knew next to nothing about children, would rather face an angry scrub bull
than a small, toddling female.
To his relief, an anxious
young woman, the same woman he’d glimpsed in the window upstairs – Amy Ross,
he presumed – came hurrying behind the child.
‘Bella!’ She reached for the
little girl’s hand and halted her headlong dash to embrace Seth’s legs.
‘I’m sorry,’ she huffed,
slightly out of breath and blushing brightly. ‘I’m afraid Bella’s very
‘So I see.’
Seth’s dryly drawled
response was the result of habit rather than displeasure. Now that the child
was safely perched on her mother’s hip, he could see that the two of them
formed a charming picture.
The child’s dark, curly
hair, dimples, and blue eyes were in startling contrast with her mother’s
brown eyes and straight, honey brown hair. Amy Ross’s complexion was warmer
than her daughter’s, with the slightest hint of a golden tan.
But in spite of the
differences in their appearances, the close bond between the two of them was
clear, and Seth was suddenly lassoed by unexpected emotion. He’d been
stoically resigned to his life as a loner, but now he felt strangely left out,
excluded from a very special unit.
He thought he’d thrown off
his urges to be a family man.
‘Perhaps we should start
again,’ Amy Ross said, and she held out her hand with a smile as appealing as
her daughter’s. ‘I’m Amy and you must be Seth. How do you do?’
He accepted her greeting
with a stiff nod, and as they shook hands, he was super-conscious of the soft
warmth of her skin.
‘You didn’t mention that you
were bringing your daughter,’ he said with an asperity he immediately
Amy’s eyes widened. ‘I hope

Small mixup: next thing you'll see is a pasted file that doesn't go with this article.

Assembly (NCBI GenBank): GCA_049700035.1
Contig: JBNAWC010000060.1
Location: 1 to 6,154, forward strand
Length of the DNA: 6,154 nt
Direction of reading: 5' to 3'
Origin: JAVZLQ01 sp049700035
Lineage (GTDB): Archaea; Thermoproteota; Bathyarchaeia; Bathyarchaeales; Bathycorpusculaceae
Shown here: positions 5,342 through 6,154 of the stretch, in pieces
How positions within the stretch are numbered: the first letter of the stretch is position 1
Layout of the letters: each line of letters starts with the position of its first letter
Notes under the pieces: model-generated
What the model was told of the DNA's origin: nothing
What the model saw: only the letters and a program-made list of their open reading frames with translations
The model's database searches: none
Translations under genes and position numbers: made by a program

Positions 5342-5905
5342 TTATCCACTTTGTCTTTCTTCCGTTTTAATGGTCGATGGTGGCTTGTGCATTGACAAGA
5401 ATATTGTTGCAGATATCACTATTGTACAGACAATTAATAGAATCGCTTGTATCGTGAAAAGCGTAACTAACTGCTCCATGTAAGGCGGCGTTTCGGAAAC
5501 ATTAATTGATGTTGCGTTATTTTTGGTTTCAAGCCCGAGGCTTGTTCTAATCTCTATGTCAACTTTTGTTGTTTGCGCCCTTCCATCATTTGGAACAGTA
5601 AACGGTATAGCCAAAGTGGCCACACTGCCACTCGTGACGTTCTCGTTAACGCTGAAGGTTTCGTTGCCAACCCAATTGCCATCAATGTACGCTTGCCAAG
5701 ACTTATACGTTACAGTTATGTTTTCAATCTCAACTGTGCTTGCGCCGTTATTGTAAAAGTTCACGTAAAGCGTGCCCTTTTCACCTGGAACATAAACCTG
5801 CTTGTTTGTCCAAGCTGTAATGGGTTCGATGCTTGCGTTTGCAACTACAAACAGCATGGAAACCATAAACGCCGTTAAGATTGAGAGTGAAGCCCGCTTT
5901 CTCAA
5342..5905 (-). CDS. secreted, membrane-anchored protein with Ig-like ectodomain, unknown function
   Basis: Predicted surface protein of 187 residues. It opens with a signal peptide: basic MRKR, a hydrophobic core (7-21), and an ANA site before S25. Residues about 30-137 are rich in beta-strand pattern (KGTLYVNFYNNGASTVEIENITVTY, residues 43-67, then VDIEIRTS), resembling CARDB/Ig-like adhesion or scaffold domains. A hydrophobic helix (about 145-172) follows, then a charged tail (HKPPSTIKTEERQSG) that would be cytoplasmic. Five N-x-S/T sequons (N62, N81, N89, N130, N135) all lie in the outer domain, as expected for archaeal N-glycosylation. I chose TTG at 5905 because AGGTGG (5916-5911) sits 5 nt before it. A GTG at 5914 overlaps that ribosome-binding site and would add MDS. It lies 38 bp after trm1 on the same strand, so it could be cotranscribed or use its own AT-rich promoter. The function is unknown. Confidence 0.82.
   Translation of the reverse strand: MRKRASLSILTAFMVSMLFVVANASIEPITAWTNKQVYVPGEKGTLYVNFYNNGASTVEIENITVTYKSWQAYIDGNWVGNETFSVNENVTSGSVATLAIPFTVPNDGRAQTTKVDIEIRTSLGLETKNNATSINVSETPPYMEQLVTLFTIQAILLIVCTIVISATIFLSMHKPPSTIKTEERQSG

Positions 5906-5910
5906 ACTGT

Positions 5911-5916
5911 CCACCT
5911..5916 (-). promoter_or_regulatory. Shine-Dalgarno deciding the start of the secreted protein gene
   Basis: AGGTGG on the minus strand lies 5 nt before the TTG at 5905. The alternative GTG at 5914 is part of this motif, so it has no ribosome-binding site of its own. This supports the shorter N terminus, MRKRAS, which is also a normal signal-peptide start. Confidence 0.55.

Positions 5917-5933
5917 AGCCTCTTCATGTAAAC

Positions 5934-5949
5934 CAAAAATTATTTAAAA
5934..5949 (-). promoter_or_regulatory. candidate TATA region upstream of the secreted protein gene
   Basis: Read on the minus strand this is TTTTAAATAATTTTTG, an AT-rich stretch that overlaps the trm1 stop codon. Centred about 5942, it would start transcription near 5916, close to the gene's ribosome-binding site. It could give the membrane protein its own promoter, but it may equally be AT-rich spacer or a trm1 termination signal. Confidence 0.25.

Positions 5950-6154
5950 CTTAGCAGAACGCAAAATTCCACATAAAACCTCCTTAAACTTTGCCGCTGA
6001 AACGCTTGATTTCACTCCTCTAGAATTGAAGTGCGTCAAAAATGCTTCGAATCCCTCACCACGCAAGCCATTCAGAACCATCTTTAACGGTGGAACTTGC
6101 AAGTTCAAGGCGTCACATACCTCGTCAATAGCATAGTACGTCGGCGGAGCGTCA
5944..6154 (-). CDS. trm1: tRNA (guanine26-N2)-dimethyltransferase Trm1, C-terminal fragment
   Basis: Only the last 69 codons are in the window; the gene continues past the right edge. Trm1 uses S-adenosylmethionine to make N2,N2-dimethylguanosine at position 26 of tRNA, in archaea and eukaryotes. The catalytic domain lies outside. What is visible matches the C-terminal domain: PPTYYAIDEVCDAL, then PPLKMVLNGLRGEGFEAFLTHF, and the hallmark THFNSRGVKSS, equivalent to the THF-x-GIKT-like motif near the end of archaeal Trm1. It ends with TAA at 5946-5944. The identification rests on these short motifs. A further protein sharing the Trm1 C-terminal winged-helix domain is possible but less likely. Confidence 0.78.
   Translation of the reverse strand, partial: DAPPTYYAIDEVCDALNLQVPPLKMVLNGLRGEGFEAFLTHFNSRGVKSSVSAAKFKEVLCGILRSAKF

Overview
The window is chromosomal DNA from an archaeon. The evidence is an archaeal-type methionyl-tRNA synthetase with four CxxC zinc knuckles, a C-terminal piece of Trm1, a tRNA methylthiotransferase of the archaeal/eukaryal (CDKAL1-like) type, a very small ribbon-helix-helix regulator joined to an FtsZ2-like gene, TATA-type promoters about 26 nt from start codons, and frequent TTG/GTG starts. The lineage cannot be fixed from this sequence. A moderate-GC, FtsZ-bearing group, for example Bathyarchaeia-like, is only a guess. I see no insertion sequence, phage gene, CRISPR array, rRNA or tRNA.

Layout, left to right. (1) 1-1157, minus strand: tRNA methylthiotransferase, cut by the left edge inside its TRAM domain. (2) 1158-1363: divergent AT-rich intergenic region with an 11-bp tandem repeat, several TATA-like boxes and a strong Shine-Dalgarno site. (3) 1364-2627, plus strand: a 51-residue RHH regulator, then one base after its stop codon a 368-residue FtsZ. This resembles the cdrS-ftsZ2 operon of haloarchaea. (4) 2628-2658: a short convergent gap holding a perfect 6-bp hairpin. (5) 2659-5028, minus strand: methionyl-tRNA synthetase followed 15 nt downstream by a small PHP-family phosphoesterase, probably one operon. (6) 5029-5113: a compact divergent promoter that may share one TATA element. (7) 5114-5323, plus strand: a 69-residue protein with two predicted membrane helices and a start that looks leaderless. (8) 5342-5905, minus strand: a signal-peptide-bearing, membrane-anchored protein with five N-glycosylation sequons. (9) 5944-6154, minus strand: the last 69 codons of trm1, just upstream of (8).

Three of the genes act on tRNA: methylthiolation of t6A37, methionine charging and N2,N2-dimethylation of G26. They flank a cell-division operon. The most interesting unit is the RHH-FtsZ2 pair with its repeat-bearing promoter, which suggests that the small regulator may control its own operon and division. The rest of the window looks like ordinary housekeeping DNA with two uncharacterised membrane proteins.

you don’t mind. I’m afraid I couldn’t leave Bella behind. She’s usually well
Seth made no comment and the
little girl continued to regard him with enormous delight, which he found
He swallowed to clear the
tightening in his throat. He was mad with himself for allowing a total
stranger – a woman, no less – to convince him to drop everything and race into
Admittedly, Amy Ross’s phone
call had delivered alarming news that Seth couldn’t afford to ignore. He’d
been shocked to hear about Rachel Tyler’s death. He hadn’t heard from Rachel
since she’d worked on Serenity, and he’d tried to put her clear out of his
Her death was a tragedy.
And already, there’d been
too much tragedy.
Amy hooked the straps of her
shoulder bag more securely and held Bella’s hand. But the child immediately
began to squirm.
‘Man, up!’ she demanded,
running to Seth’s side and tugging at his denim jeans with determined little
‘Bella, no.’ Grimacing with
embarrassment, Amy pulled picture books from her shoulder bag. ‘Come and sit
here quietly and look at these books while I talk to Mr. Reardon. Come on now,
be a good girl.’
Seth tried to be patient
while Bella was persuaded to sit cross-legged on the carpeted floor with books
and a handful of toys. He and Amy sat at one of the dining tables.
‘Hey, diddle, diddle,’ the
child announced gleefully.
He stifled a sigh of
irritation. ‘Does your daughter usually accompany you to business meetings,
‘Cat an’ fiddle,’ chanted
Flushing, Amy nervously
lifted her hair from the back of her neck. Clearly, the heat and the tropical
humidity were bothering her. Her hair was damp against her skin, and her neck
was flushed and shiny with perspiration.
‘I’m not married,’ she said.
It was only then, as Seth
watched her elegant hands securing a twist in her honey hair, that he noticed
she wasn’t wearing rings.
So she was a single mother.
He supposed he should be more tolerant. He’d heard all the news reports about
the excessive costs of day care.
‘I don’t usually have Bella
with me while I’m working,’ she said. ‘But I had to travel such a long way
this time, and I didn’t want to leave her.’
He bit back a question about
the child’s father, but he couldn’t help wondering where the guy was and why
he hadn’t been able or willing to help out.
‘You’ve come quite a
distance,’ he said.
‘Don’t I know it? It’s so
hot and muggy here.’ She lifted the limp collar of her cotton shirt away from
her skin. ‘The tourist agency told me it’s as far from Melbourne to Tamundra
as it is from London to Moscow.’
Seth nodded. ‘And you’ve
chosen the very worst time of the year to make such a long journey.’
From “The Cattleman's Adopted Family"
By: Barbara Hannay
Mills and Boon Romance
Copyright: © Barbara Hannay
® and ™ are trademarks of the publisher. The edition published by arrangement
with Harlequin Books S.A. For more romance information surf to: http://www.eHarlequin.com